Last year, the story of homeless veteran Johnny Bobbitt using his last $20 to buy a stranded woman on the street some gas inspired people across the country.
The woman, Kate McClure, and her boyfriend, Mark D’Amico, set up a GoFundMe page to give back to Bobbit, and it quickly raised $400,000.
But as Dearly previously reported, the whole story turned out to be a lie.
The three were arrested and charged with conspiracy and theft by deception after prosecutors alleged they worked together to fabricate a fictitious tale that would bring in donations.
Police said the couple spent the funds raised on gambling, vacations, and a car instead of resources for Bobbitt like they promised GoFundMe donors.
When Bobbitt didn’t get the cut he was promised, he filed a lawsuit alleging they mismanaged his funds. That’s when authorities looked into where the cash went.
Now that their alleged scam has been uncovered, GoFundMe is taking action.
Spokesman Bobby Whithorne told the Associated Press that “all donors who contributed to this GoFundMe campaign have been fully refunded.”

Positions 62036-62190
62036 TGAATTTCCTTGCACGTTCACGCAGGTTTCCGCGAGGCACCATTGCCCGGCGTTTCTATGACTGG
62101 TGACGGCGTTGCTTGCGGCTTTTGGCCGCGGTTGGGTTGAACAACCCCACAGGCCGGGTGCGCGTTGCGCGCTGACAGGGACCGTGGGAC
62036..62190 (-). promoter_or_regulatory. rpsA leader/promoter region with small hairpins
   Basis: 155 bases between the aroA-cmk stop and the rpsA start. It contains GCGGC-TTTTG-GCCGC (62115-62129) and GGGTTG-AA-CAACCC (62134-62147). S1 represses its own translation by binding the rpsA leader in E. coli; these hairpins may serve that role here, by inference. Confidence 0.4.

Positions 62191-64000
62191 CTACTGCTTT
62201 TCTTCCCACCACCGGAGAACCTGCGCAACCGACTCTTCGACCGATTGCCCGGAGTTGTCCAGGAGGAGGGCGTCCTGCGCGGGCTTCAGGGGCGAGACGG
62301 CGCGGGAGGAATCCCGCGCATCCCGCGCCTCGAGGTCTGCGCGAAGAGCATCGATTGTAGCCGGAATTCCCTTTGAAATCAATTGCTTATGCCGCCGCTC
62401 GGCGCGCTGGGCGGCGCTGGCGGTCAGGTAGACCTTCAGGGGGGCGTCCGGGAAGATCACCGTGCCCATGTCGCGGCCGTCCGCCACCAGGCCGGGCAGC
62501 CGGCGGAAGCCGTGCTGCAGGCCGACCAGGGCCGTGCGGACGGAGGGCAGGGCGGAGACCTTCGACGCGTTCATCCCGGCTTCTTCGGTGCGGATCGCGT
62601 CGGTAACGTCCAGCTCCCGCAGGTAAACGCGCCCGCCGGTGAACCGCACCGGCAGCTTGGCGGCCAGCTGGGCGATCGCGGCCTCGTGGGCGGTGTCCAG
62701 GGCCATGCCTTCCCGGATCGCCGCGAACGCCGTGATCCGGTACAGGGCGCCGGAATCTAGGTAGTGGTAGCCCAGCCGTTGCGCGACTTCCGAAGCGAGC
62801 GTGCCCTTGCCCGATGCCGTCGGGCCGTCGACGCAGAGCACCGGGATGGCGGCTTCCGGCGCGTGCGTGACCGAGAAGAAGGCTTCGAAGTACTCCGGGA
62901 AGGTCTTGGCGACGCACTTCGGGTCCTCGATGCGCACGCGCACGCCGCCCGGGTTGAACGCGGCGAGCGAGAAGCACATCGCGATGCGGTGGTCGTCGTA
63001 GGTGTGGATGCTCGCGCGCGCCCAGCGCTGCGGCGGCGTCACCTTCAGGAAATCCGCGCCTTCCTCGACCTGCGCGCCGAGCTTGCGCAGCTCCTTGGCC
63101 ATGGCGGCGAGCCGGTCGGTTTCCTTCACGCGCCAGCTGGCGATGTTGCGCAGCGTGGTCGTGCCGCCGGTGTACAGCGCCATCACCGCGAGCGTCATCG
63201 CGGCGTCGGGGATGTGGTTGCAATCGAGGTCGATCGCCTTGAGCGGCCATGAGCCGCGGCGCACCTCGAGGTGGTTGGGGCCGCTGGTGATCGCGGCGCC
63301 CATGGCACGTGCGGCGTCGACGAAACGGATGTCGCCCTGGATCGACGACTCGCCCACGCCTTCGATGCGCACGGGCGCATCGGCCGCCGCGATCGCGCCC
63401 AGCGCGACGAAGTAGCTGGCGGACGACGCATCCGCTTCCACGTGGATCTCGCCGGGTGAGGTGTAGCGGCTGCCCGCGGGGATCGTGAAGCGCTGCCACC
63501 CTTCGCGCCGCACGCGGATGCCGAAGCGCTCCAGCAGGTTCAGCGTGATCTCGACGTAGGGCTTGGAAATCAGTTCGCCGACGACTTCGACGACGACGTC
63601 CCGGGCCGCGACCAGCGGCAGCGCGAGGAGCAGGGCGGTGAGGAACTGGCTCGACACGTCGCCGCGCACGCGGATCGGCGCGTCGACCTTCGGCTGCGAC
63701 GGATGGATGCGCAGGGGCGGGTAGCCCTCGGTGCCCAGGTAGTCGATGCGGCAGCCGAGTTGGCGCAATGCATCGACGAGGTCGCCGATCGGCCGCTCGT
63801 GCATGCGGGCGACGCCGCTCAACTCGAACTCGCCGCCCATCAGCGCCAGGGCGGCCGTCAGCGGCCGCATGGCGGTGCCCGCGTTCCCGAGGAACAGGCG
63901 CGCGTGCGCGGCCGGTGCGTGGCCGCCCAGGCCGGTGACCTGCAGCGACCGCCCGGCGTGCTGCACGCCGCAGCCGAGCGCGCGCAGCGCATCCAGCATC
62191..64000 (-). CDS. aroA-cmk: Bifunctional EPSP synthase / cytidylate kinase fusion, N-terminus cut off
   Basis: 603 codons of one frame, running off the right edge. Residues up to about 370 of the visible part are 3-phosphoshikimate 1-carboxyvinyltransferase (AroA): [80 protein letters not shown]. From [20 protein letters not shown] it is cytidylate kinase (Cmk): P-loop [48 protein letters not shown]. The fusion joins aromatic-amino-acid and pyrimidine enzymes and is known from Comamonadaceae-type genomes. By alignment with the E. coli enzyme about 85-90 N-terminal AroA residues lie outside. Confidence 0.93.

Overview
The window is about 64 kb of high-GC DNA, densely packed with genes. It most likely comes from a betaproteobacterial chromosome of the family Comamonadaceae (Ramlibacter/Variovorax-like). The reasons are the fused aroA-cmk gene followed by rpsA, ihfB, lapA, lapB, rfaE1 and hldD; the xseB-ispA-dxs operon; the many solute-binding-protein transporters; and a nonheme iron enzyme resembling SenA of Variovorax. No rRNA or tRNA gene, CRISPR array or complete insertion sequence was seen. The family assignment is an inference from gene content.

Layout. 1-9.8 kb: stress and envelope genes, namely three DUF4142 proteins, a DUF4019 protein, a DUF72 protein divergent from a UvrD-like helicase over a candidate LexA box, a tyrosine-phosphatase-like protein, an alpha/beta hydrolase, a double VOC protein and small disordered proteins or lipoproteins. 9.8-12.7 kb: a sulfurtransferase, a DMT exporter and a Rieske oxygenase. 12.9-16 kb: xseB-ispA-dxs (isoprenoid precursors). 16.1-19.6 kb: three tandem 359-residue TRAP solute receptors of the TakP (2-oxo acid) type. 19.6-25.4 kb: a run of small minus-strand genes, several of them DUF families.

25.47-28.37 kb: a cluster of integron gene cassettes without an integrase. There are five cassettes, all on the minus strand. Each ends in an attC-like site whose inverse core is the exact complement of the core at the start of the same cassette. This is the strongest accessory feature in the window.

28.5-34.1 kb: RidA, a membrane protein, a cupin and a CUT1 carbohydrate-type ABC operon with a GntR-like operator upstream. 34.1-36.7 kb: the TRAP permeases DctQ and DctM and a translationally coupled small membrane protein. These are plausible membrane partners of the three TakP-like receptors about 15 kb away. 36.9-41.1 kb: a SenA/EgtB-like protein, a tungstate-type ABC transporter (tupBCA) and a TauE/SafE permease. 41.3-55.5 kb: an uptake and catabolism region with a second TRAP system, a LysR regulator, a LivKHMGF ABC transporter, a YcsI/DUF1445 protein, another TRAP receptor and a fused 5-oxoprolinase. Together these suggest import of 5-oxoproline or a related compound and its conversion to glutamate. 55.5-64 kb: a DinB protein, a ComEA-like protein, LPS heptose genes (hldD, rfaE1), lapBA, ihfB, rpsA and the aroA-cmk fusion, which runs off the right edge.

Roughly 14,000 people donated in order to raise the cash for the campaign.
Whithorne said scams make up “less than one-tenth” of GoFundMe campaigns and that they take the trustworthiness of their platform very seriously.
“We have a zero tolerance policy for fraudulent behavior. If fraud occurs, donors get refunded and we work with law enforcement officials to recover the money.”
It’s standard for GoFundMe to refund donors if “something isn’t right” about a campaign. It has a guarantee about the issue on its website.
In texts seized by investigators, McClure and D’Amico suggested that they went through with the fraudulent story due to mounting debts, CNN reports.
They’d met Bobbitt at least a month before the now-defunct campaign went live on GoFundMe.
The New Jersey couple and Bobbitt met again at the spot a month later where they orchestrated the scheme.